At the very least, it appears a lot of what has gotten him in London's good graces has to do with what Romero has done off the field.
London spends a lot of time talking about the importance of academic achievement. That's not necessarily unique in the world of college football coaches. In some cases, it's Coach Speak 101 type stuff, an oft-preached basic tenant of coaching blather. We'd all like to trust academics are as important to football coaches as many of them would have us believe, but academic scandals in recent years at places like Florida State and Tennessee (and currently at North Carolina) may have snapped us back to reality.
Well, London has followed up his words with actions. He suspended players - including center Anthony Mihota, defensive end Zane Parr and safety Corey Mosley, all starters - for at least portions of last season's game against Eastern Michigan (Mosley was out the entire game) for poor class attendance. Running back Torrey Mack, who was a contender for significant playing time this coming season, left the team and the university in February due to academic issues.
London has also brought up specific examples of academic achievement in team meetings. It has all been part of his initiative to make sure his team stayed at or returned to a strong level of academic standing, an area that was shaky just prior to London taking over the team.
So, when London started getting good academic progress reports this past winter in connection with one of the guys he took a chance on as a mid-year freshman enrollee, he was ecstatic.
"I'm proud of him, so proud of him," said London regarding Romero. "Here's another guy - mid-year, Phoebus High School - (he had a) 2.66 GPA mid-semester (at U.Va.). Outstanding. Just has gotten used to college. He's bigger. He's faster. He's stronger. The competition for the linebacker position is going to present itself, because he's a good player. He's going to be a good player."
OK...so Romero has a great headstart on the academic side of things - a huge check in his favor. There's no doubt the on-field part of the equation is going to be just as challenging as the academics.
Reynolds, who was moved from safety to linebacker in spring 2010, started 11 games last season and led the team with 66 tackles. Taliaferro has the experience edge over Romero. A lot can change in the preseason, as we saw last season.
Coming into preseason practices, it looked like there was a decent chance a couple of Peninsula District alums would wind up in starting linebacker roles. Taliaferro entered practices as a co-No. 1 at middle linebacker with Steve Greer, while Woodside High graduate Jared Detrick was listed as a co-No. 1 with freshly-minted linebacker Ausar Walcott (another converted safety in spring 2010) at weak-side linebacker.
It turned out Detrick was almost a non-factor. He played in 11 games, but never started and finished with just seven tackles. Taliaferro did make something of an impact, playing in 12 games and starting the first six, but he lost his starting role at the midpoint of the season to Darnell Carter. Taliaferro finished the season with 36 tackles.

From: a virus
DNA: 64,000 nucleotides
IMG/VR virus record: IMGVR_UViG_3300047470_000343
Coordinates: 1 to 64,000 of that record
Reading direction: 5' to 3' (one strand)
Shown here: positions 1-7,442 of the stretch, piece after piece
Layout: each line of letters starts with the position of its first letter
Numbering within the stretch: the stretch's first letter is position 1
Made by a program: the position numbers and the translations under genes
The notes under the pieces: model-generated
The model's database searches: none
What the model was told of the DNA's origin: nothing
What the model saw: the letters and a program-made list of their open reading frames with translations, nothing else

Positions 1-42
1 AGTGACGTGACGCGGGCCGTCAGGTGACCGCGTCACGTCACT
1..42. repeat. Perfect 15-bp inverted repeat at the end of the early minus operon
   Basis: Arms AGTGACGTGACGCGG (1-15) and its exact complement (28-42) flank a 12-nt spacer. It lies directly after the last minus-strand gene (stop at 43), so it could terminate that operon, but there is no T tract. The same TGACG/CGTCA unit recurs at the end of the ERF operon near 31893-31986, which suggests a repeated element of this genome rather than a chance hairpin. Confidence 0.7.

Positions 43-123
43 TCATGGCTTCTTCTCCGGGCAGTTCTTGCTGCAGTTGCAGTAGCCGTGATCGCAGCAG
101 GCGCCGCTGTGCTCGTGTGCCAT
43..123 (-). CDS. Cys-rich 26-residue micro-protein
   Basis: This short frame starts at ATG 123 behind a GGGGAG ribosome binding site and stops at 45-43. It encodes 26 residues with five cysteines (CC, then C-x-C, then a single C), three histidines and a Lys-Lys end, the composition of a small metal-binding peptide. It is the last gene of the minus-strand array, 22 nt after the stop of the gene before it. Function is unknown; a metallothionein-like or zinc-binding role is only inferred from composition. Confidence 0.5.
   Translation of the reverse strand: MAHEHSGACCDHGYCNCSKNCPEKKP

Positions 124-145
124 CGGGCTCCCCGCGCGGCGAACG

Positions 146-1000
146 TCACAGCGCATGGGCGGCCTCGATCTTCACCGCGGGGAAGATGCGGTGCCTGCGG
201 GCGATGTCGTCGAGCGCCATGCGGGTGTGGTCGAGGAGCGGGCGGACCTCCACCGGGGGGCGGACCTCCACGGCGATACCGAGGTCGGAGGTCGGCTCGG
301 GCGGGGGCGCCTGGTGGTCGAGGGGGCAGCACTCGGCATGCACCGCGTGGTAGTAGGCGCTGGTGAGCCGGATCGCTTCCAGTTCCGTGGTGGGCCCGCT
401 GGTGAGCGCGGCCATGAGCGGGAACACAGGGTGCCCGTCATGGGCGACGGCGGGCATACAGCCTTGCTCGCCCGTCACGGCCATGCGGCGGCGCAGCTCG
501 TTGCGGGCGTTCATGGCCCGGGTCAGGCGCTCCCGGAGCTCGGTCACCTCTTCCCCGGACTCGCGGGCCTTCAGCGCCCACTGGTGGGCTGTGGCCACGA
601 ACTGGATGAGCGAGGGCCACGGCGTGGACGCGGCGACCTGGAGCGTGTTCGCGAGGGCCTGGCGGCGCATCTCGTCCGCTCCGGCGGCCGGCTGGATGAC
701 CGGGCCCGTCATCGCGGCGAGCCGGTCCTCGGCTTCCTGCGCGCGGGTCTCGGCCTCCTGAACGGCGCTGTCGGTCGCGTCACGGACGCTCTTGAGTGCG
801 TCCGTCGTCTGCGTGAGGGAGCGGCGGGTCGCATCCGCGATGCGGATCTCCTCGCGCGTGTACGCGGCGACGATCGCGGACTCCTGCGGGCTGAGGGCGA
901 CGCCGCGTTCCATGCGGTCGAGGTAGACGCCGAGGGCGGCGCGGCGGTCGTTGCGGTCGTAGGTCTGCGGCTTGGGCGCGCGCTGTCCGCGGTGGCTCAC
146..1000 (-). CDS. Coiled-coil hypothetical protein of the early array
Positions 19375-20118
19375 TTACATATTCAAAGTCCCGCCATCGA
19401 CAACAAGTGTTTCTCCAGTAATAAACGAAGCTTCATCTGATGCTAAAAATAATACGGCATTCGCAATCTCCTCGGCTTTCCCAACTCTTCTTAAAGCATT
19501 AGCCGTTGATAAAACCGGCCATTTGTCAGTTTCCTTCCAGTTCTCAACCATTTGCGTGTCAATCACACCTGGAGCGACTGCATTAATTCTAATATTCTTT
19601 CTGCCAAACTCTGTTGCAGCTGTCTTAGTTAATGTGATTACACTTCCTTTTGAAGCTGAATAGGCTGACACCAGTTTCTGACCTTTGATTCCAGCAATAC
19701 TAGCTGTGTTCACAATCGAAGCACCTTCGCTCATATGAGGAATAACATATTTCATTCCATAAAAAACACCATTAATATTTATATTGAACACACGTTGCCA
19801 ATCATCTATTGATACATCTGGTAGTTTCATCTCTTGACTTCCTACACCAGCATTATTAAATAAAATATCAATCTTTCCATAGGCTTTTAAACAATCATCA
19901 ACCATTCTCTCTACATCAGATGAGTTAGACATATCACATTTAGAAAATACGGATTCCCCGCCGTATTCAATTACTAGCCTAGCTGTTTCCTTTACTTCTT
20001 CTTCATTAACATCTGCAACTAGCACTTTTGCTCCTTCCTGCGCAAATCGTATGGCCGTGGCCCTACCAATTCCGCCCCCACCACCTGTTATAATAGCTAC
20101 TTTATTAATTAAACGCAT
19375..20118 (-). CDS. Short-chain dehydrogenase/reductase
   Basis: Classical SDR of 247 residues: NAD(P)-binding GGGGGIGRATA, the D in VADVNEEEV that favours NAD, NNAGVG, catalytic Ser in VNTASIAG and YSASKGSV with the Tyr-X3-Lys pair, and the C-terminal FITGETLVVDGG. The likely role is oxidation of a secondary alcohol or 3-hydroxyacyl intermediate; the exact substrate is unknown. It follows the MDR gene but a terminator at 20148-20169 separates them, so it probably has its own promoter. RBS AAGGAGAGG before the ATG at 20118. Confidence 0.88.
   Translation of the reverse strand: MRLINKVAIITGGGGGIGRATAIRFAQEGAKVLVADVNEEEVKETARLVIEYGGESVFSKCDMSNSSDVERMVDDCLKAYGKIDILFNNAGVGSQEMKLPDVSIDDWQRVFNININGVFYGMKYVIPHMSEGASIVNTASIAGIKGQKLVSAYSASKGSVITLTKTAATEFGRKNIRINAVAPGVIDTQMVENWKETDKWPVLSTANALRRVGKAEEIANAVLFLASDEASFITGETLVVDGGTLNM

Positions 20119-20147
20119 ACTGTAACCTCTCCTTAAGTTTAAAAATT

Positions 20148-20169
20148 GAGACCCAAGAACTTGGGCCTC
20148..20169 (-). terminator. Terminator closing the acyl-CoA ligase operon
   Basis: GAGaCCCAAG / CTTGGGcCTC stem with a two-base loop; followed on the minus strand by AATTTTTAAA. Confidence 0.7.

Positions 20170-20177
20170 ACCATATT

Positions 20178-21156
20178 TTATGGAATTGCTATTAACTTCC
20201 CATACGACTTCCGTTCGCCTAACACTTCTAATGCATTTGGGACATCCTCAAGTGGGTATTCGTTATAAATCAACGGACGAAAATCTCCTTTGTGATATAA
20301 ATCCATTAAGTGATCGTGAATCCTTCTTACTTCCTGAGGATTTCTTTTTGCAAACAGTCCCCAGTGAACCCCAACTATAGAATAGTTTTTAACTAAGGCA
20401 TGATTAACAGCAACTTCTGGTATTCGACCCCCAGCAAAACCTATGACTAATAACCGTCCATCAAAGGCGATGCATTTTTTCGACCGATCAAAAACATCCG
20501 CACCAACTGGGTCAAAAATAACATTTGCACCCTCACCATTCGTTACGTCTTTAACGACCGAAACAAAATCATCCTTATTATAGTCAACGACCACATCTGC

As the depth chart stands right now, Taliaferro will have to hold off junior Tucker Windle, who enters practices as the No. 2 strong-side linebacker. Windle played in six games last season, logging just 22 plays on defense and finishing with three tackles. Taliaferro may have a slight inside track on either Windle or Romero based on the aforementioned experience factor, but Taliaferro's status on the depth chart is far from solid.
"He's another fifth-year guy that's back and provides leadership and has played in games, but also, he's a fifth-year guy that knows that there's going to be competition at that position," London said. "We need to have good linebacker player, regardless of who that person is, regardless of what year."
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Posted by Norman Wood
Former Cavalier Payne signs with Giants
By: DAILY PROGRESS STAFF
Published: July 28, 2011
Former Virginia running back Keith Payne signed a free agent contract with the New York Giants on Thursday, becoming the fourth Cavalier to ink a deal with an NFL team since the lockout was lifted.
Payne appeared in 11 of Virginia’s 12 games in 2010. Payne was a touchdown machine for the Cavaliers last season, leading the ACC in scoring at 8.7 points per game with a league-best 16 TDs (14 rushing, two receiving). His 14 rushing TDs are No. 3 all-time in the UVa annals and second most since the end of WWII. He was an All-ACC second team honoree. He finished his career with 1,004 career rushing yards, becoming the 39th player in program history to eclipse the mark.
Payne’s size (6-foot-3, 255 pounds) and nose for the end zone are similar to fellow Giants running back Brandon Jacobs, who is 6-foot-4, 264 pounds and has scored 49 rushing touchdowns in his NFL career.
Payne joins Danny Aiken (Buffalo Bills), Dontrelle Inman (Jacksonville Jaguars) and Zane Parr (Houston Texans) among former Cavaliers that have signed free agent deals.